Sikhs are the people living in Punjab and following Sikhism founded by Guru Nanak. They love fun and merry-making while strictly observing all specific Sikh rituals in their marriages. Hence, Sikh wedding invitations contain information about all these pre and post-wedding functions so that guests can join the new couple and their families to share their joy.
A Sikh wedding officially starts with the engagement ceremony called Kurmai, which is held mostly in the local Gurdwara or at the groom’s place. The bride and groom exchange rings and the bride’s family gives a Kada or bangle to the groom.
Special pre and post-wedding traditions of Sikhs
Chunni ceremony – This ceremony is held when the groom’s mother covers the head of the bride with a red chunni or scarf, as a mark of accepting her as her daughter-in-law. The groom puts a streak of vermillion on the head of his bride, who wears the outfit and jewelry gifted by her would-be in-laws.
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Jaggo – This ceremony is celebrated on the wedding morning by the maternal families of both bride and groom. They arrive at the wedding venue singing and dancing. Female relatives carry a decorated earthen pot or Gagger in turn on their heads while reciting Sikh Boliyan or couplets and dancing traditional folk dances.
Maiya – In this ritual, oil is applied with an olive branch to the hair of the bride and groom at their respective houses. A red scarf is held over the head of the bride or groom by the young girls of the family and turmeric powder is smeared on the body of the bride/groom by their female relatives while singing and dancing.
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Baraat – This is a grand procession when the groom traditionally rides a decorated white mare to arrive at the wedding venue. He is accompanied by his friends and relatives who dance merrily at the jovial beats played by a band.
Milni – When the groom and his family arrive at the wedding venue, they are welcomed by the bride’s family, by embracing each other warmly, called Milni or bonding. Then the bride’s mother conducts an arti of the groom and puts a vermilion tika on his forehead to welcome him inside the venue. The bride’s family offers gifts to the family members of the groom, starting from the eldest to the youngest.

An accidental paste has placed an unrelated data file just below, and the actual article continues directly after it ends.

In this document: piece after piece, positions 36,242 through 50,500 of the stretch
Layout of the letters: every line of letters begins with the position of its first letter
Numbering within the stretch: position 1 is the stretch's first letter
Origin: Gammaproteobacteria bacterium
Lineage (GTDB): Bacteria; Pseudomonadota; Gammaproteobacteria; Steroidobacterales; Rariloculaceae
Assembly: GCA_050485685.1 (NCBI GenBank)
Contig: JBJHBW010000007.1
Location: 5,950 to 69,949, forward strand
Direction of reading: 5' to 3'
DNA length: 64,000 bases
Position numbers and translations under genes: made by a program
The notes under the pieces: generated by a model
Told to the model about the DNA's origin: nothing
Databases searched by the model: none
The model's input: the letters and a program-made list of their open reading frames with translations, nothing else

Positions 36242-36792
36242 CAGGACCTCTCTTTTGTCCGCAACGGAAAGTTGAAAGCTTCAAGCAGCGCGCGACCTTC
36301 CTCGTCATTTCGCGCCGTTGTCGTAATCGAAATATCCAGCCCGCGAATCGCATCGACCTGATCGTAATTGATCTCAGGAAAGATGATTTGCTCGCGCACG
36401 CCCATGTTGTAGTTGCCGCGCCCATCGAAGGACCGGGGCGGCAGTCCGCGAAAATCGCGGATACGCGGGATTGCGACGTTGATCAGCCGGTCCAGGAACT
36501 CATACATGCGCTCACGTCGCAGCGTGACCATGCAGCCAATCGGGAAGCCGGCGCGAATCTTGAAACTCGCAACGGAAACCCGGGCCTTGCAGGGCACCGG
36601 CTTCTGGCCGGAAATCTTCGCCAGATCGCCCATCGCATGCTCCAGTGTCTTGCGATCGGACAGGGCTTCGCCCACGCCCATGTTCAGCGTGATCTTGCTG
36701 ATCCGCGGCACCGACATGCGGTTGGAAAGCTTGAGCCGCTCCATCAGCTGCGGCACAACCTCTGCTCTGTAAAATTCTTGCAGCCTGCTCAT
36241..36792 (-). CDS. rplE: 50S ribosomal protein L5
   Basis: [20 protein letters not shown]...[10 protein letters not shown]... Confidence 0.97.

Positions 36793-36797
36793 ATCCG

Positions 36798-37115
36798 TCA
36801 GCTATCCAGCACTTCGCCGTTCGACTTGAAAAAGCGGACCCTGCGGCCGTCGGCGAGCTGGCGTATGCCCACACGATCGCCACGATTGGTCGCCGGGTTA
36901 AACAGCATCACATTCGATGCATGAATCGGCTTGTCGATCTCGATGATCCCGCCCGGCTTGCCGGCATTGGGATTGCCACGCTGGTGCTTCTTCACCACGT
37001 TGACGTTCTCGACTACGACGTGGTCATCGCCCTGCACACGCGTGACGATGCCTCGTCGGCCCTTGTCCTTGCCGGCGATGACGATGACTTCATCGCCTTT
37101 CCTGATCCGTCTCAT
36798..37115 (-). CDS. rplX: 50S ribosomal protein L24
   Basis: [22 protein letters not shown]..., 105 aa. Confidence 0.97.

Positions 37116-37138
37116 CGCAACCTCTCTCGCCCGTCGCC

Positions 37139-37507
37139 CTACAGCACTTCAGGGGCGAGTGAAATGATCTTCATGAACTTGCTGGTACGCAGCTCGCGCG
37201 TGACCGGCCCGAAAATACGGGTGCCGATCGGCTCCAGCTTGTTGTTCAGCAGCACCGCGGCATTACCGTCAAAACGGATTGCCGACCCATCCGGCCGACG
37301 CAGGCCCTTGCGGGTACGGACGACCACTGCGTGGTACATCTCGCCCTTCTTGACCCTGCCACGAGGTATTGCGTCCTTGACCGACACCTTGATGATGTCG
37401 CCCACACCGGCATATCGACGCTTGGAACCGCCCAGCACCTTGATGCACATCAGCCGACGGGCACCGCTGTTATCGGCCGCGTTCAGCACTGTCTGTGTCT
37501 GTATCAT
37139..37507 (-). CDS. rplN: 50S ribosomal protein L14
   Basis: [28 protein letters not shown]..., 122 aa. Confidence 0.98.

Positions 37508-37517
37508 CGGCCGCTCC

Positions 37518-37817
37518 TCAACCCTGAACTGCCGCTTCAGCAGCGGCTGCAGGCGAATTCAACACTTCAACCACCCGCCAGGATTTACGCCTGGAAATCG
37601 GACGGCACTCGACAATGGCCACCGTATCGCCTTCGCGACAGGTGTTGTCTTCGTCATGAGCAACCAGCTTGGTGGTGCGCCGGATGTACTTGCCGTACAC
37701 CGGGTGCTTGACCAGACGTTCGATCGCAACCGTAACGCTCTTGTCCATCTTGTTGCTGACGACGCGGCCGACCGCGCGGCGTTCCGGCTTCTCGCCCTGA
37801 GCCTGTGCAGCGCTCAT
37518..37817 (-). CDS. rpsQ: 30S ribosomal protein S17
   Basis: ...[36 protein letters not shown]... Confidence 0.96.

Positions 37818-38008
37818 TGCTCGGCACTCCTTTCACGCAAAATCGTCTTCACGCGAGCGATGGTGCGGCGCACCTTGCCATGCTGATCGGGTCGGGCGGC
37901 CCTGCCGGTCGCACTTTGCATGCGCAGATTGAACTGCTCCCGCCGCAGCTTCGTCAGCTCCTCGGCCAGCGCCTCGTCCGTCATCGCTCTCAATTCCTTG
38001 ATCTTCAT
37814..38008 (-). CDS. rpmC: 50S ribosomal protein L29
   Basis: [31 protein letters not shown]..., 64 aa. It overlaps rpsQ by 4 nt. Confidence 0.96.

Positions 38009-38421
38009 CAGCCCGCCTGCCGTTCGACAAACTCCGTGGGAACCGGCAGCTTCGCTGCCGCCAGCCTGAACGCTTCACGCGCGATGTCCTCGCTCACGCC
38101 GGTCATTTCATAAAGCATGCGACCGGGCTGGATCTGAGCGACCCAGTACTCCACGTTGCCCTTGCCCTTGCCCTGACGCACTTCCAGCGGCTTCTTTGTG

Kirtan – The families of the bride and groom recite shabads or musical phrases from the holy scripture of Sikhs, which is called kirtan. It occurs in the Gurdwara where all assemble for the wedding ceremony called Anand Karaj while the bride and groom are sitting side by side on the ground before the Guru Granth Sahib.
Ardaas & Sikhia – It is the congregational prayer service when all stand up and remain silent, reflecting on their inner self. The bride and groom promise one another to live a pious life together as instructed by Sikh gurus. Ardas is conducted twice, before and at the end of the marriage ceremony. Sikhia is the custom when an elderly person of the Sikh community sits before the bride and groom and explains to them the religious teachings regarding an ideal marital life.
Laavan – It is a marriage prayer recited by the Sikh musicians of the Gurdwara called Ragis. Four verses of this prayer are sung when the bride and groom walk together four times circling the Guru Granth Sahib. The word ‘laava’ in Gurmukhi means ‘break away’ that signifies the entrance of the couple into the new phase of life.
Kara Prashad – This is a soft and sweet Halwa made of wheat flour, ghee, and sugar. It is distributed to all guests at the end of the wedding ceremony when the Guru Granth Sahib is closed. This ritual is a mark of sweetness developing between the two families, as part of the Sikh community.
Therefore, Sikh marriages are unique due to these traditions that all Sikh couples and their families make sure to follow earnestly.